Structure of the Cell Nucleus

Nuclear Envelope

The nucleus is surrounded by a barrier, formed by two membranes, called the nuclear envelope. This barrier separates the contents of the nucleus from the cytoplasm. However, molecules can still move between the nucleus and the cytoplasm because the nuclear envelope is pierced by hundreds of hollow structures called nuclear pores that allow traffic between the cytoplasm and nucleus. The nuclear pores are suspended in a framework found on the inside of the nuclear envelope. This framework, composed of lamin proteins, governs the overall shape of the nucleus. If the lamin proteins change their function, this causes the nuclear envelope to change its shape or to even disappear, as occurs during cell division! These features help explain why cell nuclei look so different in different types of cells.


Chromosomes are the most important parts of the cell nucleus. Each chromosome has two components: 1) an axis formed by protein fibers, and 2) long loops of a molecule called DNA that hang off of the chromosome’s axis. There are 46 chromosomes in each human cell. Each chromosome is plastered onto the interior of the nuclear envelope in its own special place. Information on the DNA is used to control the function of the cell. This information is copied onto other molecules (messenger RNA molecules) and sent to the cytoplasm of the cell. In the cytoplasm, this information is used to make the proteins that operate the cell machinery.

How, exactly, is this done?


DNA is partly composed of thousands of sugar molecules, all linked together into long strands by molecules of phosphate. The name of each sugar molecule is deoxyribose. The molecules of phosphate that join the sugars together are very acidic. Thus, DNA represents an acidic molecule found in the nucleus that contains deoxyribose. In other words, DNA is deoxyribonucleic acid.

Attached to each deoxyribose sugar in each strand of DNA are 4 types of molecules called nucleotides, or bases. These bases are called adenine (A), cytosine (C), guanine (G), and thymidine (T). The sequence of bases found on the strands of sugars, which can be thousands of bases long, represents a coded form of information that is used to control the cell. The encoded information on the DNA is called a gene, and there are about 20,000 active genes in human chromosomes. How is the information in the DNA of a gene used?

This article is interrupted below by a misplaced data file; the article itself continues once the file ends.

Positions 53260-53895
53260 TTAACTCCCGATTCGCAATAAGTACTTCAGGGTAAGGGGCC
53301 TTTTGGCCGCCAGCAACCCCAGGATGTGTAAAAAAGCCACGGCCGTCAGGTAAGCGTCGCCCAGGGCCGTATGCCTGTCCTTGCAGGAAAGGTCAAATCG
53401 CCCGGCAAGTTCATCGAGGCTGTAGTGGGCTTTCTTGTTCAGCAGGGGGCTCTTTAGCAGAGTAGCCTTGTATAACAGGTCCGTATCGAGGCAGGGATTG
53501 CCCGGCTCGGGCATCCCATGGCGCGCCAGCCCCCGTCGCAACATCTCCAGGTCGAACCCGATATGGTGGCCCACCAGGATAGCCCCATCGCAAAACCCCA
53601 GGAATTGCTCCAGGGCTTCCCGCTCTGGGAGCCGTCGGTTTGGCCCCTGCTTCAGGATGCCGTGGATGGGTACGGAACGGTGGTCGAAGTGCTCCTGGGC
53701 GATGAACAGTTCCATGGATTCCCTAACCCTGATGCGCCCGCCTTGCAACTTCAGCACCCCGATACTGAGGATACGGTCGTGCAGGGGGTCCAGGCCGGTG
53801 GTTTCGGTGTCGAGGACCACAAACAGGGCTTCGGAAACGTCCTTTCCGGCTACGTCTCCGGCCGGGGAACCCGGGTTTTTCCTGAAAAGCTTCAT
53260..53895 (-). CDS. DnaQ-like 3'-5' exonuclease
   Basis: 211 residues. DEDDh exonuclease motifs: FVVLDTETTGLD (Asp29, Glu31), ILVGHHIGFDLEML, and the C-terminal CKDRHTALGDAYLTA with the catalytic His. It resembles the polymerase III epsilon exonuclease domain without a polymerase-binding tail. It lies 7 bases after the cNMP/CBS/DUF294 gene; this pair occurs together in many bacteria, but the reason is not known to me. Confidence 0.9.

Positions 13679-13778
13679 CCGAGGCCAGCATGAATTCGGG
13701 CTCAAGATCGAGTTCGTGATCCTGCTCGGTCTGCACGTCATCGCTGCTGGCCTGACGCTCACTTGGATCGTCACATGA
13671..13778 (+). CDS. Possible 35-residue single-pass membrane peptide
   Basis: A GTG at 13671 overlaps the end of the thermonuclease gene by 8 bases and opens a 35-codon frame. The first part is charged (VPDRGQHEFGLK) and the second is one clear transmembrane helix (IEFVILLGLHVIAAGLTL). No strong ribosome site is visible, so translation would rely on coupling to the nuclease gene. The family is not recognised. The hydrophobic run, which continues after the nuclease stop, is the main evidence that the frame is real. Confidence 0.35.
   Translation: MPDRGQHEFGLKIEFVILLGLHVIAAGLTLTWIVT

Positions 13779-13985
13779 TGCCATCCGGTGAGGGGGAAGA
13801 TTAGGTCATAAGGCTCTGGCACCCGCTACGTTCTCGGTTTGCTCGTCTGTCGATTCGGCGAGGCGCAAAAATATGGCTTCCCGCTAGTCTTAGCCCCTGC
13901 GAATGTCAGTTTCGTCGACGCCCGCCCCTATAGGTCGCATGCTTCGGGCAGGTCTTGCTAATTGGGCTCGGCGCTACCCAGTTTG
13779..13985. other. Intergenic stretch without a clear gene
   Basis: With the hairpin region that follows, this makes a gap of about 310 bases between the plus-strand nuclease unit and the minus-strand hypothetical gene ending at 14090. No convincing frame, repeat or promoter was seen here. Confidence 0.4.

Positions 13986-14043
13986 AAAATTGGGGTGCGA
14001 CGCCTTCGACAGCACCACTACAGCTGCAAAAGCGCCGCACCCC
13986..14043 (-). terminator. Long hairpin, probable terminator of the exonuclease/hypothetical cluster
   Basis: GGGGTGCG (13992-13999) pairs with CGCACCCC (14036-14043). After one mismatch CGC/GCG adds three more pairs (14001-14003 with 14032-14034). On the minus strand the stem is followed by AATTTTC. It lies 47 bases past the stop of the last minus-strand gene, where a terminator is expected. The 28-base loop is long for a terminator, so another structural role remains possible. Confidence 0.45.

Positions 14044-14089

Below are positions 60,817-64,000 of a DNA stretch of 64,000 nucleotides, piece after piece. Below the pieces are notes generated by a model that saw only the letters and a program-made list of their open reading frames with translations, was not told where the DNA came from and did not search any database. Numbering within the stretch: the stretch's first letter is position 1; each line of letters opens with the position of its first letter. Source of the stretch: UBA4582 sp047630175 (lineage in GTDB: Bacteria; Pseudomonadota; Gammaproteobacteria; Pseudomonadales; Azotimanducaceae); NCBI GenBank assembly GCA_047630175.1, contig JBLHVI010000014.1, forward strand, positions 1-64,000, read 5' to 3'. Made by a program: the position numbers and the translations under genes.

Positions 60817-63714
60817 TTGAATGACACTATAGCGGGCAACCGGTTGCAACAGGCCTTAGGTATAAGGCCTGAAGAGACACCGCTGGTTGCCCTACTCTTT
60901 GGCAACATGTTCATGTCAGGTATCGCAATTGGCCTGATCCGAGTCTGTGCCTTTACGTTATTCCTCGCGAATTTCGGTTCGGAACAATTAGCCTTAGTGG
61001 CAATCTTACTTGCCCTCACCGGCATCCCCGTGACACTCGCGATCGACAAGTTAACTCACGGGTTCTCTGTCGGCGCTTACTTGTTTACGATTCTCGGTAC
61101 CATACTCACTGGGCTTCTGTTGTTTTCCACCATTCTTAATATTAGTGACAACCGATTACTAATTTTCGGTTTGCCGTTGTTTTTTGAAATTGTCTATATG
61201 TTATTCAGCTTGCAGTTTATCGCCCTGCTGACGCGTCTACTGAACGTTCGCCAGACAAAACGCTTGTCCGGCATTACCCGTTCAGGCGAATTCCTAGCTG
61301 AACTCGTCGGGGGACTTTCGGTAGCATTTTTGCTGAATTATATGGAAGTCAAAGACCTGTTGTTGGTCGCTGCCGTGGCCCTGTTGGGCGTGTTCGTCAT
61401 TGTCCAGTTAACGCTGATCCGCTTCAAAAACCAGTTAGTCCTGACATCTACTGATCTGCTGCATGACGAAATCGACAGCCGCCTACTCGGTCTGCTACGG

The sequence of bases on the DNA is copied onto a similar molecule called messenger ribonucleic acid (mRNA). Then, the mRNA travels through the nuclear pores into the cytoplasm. In the cytoplasm, tiny machines called ribosomes use the information on the mRNA to link together hundreds of amino acids into long chains. A long chain of amino acids is called a protein. Proteins are the building blocks of the cell. They can form rigid structures inside the cell, which help organize its structure. Alternatively, they can form enzymes that accelerate chemical reactions and provide the cell with energy.

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Written by John Young

John K. Young is a retired professor of Cell Biology. He worked in the Department of Anatomy at Howard University College of Medicine in Washington, DC for 35 years, teaching his students about cells. During his career, Dr. Young published scientific articles about a part of the brain called the hypothalamus and also wrote a number of books about cells and about the brain.

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